Why Egypt Can’t Solve Gaza’s Problems

In this period of intense Israeli military preparation following Hamas’s horrific terror attack on Oct. 7, and equally intense diplomatic activities surrounding the humanitarian crisis in the Gaza Strip, a crucial question has centered on Egypt’s role.

Why has Egypt appeared hesitant to relieve the humanitarian distress affecting Palestinian civilians on the other side of its eight -mile border with Gaza, especially since there really is no alternative to Cairo helping deal with the crisis?

Finding an answer lies in Egypt’s own challenges, and whether a nation with its own serious security problems and economic problems can be enough of a safe haven for others. Egypt has, along with Israel, blockaded Gaza on and off for 16 years, containing the enclave’s largely Muslim population while Cairo deals with its own insurgent threat in the area. It must worry about the political complications that could come from a large influx of Palestinians. Inevitably, Egypt will in some sense have to pivot, now, and treat those living a few miles away as neighbors in crisis, rather than a problem to be penned in.

The announcement on Wednesday that Israel has agreed to allow a batch of humanitarian supplies to enter Gaza from Egypt is surely welcome, as the aid will finally begin to address an extremely dire situation on the ground. Poverty and social-economic distress in Gaza were already serious problems before this war, with more than two million people crowded into one of the most densely populated areas of the world.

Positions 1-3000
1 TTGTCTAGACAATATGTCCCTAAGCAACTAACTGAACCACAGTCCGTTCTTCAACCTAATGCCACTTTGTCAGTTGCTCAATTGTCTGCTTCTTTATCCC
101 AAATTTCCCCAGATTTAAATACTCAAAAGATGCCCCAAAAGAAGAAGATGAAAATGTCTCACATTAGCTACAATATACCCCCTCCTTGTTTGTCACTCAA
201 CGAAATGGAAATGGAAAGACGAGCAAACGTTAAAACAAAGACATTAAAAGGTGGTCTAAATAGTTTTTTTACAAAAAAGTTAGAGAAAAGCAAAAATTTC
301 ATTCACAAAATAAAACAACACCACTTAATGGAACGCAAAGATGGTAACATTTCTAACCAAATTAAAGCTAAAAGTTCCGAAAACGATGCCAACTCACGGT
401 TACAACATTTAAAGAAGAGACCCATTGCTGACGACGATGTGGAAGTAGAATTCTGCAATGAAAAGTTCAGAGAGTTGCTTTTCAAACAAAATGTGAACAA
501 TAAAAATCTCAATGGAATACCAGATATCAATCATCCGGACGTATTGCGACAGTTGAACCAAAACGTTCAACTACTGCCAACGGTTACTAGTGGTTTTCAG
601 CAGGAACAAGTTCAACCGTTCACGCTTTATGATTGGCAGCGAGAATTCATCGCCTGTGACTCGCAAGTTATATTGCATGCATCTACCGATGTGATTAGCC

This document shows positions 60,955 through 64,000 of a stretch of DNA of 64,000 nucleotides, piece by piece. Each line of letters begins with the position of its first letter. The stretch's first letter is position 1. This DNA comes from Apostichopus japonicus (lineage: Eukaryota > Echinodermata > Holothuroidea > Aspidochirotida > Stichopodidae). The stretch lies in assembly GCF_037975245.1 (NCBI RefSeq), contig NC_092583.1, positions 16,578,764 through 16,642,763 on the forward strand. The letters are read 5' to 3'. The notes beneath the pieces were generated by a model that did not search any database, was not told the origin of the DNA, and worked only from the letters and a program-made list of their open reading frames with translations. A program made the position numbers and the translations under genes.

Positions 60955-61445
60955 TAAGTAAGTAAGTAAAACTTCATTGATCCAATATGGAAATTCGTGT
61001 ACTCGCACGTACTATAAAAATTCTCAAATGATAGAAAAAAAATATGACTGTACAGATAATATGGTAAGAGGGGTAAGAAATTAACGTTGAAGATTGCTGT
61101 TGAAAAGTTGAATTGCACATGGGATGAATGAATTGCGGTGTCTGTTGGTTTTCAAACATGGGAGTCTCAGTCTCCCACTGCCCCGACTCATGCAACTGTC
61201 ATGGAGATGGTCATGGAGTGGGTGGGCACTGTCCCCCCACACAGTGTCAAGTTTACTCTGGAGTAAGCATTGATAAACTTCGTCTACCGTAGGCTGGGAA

When I visited Gaza regularly in the early 1980s as part of my responsibilities then in the U.S. Embassy in Israel, the crisis was already evident — high unemployment, subsistence living conditions and a pervasive lack of hope. Over 16 years of Hamas’s control have worsened the situation considerably. Now, the Israeli siege in response to the Hamas attacks, including cuts to power, water supplies and communications amid continuing bombardment, has created even more catastrophic conditions.

Egypt has no love lost for Hamas, the Palestinian movement that is an offshoot of Egypt’s Muslim Brotherhood. The Egyptian authorities have had a fractured relationship with the Brotherhood since its founding in 1928, including several serious and violent confrontations. Elements of a Brotherhood offshoot in the army — the Egyptian Islamic Jihad — were responsible for the 1981 assassination of President Anwar Sadat. The movement helped influence militants such as Ayman al-Zawahri, who became a leading figure in Al Qaeda. Egypt’s self-interest has been to keep the Brotherhood in check, to deal with other extremist elements in Sinai and thus to be wary of Hamas, centered just across the border in Gaza.

At the same time, Egypt has managed to retain channels of communication with Hamas that have proven to be extremely important during the Islamist group’s frequent confrontations with Israel. Working alone, or in conjunction with Qatar, Turkey and Germany, among others, Egypt has jumped in early during these conflicts to help pave the way for a cease-fire and to start thinking about the post-conflict situation. This occurred in the extended Israel-Hamas war in 2014 and the confrontation in 2021. For this reason, and by virtue of Egypt’s Sinai Peninsula sitting on the other side of the Rafah crossing point, attention has focused on Egypt as a prime player in the effort to address the worsening humanitarian situation in Gaza.

Egypt has maintained tight control over its border with Gaza since Hamas took power there in 2007, including periods when the border was closed to the movement of people. Since the Hamas attack on Israel, Egypt has agreed to allow some humanitarian supplies in but has rejected a humanitarian corridor across the border to allow people to leave via Rafah. Egypt and Israel have also not reached agreement to allow foreign passport holders, including Palestinians, to leave through Rafah.